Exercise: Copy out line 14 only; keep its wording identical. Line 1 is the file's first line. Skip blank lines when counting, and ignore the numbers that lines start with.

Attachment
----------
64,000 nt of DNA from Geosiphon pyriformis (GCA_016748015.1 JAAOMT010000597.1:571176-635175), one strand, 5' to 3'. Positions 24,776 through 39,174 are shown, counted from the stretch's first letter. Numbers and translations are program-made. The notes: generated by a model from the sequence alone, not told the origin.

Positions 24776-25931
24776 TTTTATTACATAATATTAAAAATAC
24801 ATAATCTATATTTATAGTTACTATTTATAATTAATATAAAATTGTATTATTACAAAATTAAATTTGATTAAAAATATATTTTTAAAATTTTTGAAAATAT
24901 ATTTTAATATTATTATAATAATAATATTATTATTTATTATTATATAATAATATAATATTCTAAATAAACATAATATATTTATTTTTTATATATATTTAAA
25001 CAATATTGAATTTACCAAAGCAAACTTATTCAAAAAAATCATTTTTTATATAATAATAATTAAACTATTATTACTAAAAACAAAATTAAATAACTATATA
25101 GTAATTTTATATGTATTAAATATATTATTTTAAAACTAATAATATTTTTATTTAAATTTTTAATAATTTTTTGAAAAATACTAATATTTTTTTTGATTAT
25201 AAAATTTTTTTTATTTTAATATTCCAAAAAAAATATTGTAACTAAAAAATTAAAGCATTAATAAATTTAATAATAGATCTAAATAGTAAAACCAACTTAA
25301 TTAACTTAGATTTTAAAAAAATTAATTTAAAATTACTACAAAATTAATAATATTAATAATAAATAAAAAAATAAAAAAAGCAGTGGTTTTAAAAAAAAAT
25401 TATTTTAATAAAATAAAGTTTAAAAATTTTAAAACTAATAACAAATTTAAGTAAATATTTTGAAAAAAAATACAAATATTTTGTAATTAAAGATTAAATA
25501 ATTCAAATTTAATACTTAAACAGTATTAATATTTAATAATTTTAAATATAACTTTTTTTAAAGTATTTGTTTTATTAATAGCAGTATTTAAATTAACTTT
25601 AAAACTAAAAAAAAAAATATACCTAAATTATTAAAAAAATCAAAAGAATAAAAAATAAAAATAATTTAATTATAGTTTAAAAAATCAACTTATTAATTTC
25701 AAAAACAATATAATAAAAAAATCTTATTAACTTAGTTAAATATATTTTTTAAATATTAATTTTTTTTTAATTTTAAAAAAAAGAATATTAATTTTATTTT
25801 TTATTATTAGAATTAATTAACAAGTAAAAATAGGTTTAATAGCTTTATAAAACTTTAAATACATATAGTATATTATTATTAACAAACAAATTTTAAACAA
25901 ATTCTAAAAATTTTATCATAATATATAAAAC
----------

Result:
25801 TTATTATTAGAATTAATTAACAAGTAAAAATAGGTTTAATAGCTTTATAAAACTTTAAATACATATAGTATATTATTATTAACAAACAAATTTTAAACAA